Mapping and Visualizing Testimonies of Spaces of Confinement: A Digital Analysis of the Kraków Ghetto
The Kraków Ghetto was created in March 1941. Thousands of Jews lived in the blocks of the ghetto before it was liquidated two years later. Studies of Nazi ghettos often focus on the ideology behind ghettoization policies or the exceptional responses of individuals by means of covert action and resistance. There has been a lack of attention paid toward understanding the lives of those who lived in the ghetto or even investigations into developing a methodology for studying experiences of such space. Testimonies from survivors are rich sources of evidence that allow those who witnessed the ghetto to describe their own memories and perceptions. They are evidence of tough ethical situations that are otherwise difficult to imagine or capture.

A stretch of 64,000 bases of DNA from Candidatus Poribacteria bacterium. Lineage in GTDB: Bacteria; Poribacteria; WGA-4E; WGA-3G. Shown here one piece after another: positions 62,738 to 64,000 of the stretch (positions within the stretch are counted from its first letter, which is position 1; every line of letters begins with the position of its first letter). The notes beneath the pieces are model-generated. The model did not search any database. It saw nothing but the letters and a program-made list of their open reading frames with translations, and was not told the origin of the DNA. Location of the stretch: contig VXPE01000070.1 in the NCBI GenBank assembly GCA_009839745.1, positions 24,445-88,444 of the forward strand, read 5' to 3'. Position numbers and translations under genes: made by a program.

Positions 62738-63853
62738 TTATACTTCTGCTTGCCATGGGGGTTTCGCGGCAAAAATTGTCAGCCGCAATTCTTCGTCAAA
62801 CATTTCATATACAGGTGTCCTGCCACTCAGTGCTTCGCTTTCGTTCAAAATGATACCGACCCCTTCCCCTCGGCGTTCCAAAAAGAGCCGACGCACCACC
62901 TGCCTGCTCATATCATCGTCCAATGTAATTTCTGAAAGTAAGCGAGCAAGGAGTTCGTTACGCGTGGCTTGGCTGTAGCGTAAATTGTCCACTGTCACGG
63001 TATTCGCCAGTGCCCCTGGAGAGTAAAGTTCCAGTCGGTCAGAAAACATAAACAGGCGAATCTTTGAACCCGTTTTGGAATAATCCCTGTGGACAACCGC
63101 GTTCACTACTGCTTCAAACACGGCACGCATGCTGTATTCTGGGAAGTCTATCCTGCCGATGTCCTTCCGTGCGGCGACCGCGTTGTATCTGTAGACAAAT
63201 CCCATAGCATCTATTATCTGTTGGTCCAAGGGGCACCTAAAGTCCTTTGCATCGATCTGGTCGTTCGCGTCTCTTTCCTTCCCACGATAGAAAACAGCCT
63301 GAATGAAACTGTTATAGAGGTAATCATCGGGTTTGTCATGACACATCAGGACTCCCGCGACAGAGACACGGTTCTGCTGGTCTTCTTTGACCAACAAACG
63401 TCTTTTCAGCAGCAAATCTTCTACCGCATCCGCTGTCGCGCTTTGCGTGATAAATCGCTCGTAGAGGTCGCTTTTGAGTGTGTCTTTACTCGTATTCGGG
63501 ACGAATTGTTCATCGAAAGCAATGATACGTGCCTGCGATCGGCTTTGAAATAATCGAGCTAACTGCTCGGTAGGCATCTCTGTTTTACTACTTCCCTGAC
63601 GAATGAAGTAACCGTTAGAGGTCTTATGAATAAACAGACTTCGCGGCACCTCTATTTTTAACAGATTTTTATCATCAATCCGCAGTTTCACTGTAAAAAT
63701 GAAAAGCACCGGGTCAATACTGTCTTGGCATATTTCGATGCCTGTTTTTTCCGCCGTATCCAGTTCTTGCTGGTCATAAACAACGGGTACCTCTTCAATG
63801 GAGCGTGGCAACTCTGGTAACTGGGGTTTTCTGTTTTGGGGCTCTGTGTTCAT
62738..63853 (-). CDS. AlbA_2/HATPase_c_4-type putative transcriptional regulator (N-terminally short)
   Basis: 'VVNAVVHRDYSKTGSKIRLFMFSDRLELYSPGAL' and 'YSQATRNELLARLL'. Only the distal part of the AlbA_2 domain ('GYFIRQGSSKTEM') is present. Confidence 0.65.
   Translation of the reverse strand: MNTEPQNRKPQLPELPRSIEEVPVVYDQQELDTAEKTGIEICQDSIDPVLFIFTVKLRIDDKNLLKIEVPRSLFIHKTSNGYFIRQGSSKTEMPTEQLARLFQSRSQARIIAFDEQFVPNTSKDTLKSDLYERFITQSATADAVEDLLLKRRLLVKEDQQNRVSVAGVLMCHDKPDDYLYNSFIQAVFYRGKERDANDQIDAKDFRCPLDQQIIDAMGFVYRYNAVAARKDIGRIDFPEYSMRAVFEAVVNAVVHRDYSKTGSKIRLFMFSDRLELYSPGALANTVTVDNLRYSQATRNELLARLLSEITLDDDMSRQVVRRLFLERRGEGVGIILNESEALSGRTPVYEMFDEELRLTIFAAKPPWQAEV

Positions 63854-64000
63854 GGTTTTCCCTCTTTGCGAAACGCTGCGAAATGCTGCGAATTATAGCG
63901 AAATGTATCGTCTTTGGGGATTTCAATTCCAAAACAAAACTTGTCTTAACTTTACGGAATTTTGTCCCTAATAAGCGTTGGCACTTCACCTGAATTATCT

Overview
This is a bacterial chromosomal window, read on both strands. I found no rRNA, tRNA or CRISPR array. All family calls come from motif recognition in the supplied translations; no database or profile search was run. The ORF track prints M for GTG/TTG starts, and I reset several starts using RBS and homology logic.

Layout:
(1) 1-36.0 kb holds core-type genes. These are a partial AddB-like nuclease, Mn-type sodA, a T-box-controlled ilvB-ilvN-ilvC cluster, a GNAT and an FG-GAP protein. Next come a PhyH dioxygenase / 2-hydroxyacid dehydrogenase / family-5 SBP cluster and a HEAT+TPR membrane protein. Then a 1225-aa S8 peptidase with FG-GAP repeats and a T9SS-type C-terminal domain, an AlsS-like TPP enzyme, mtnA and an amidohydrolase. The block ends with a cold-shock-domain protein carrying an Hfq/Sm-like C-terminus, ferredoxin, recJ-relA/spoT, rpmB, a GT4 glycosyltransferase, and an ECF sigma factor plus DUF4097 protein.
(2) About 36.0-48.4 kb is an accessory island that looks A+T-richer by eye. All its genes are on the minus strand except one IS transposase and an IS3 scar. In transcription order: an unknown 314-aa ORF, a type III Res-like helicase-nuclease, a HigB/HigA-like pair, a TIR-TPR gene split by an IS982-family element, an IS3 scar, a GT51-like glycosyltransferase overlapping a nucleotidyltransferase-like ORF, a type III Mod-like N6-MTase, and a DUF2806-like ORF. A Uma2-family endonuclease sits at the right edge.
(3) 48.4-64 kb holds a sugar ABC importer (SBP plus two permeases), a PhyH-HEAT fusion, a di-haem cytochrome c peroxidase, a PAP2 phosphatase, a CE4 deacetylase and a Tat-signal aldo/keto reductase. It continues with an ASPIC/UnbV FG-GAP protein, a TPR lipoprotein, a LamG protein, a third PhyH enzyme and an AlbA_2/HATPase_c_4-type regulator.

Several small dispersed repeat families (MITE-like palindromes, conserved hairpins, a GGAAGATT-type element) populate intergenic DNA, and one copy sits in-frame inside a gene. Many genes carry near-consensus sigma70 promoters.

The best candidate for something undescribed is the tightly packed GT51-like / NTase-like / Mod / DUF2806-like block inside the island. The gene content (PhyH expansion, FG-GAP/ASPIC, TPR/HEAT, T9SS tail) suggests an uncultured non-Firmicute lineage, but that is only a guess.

Digital methods offer ways to explore difficult spaces and to ask spatial questions about a ghetto that no longer exists. I use historical research and digital methods to create visualizations that might help us better understand experiences of the Kraków Ghetto. While testimonies dictate the narratives shown in each of my visualizations, an understanding of the specific media of audiovisual testimonies, and the mediating presence of collecting institutions and databases is critical to engaging with this body of evidence. In this project, I use ESRI’s ArcGIS Pro to create a map of the ghetto and 3D buildings from point-cloud data. Models are animated in Autodesk 3ds Max to visualize specific audio narratives from testimonies. While the Kraków Ghetto is the focus of study, this project argues that digital visualizations have the potential to capture the affective qualities of testimonies and illustrate ambiguous bodies of evidence. Developing a digital methodology is crucial to future studies into spaces of confinement.
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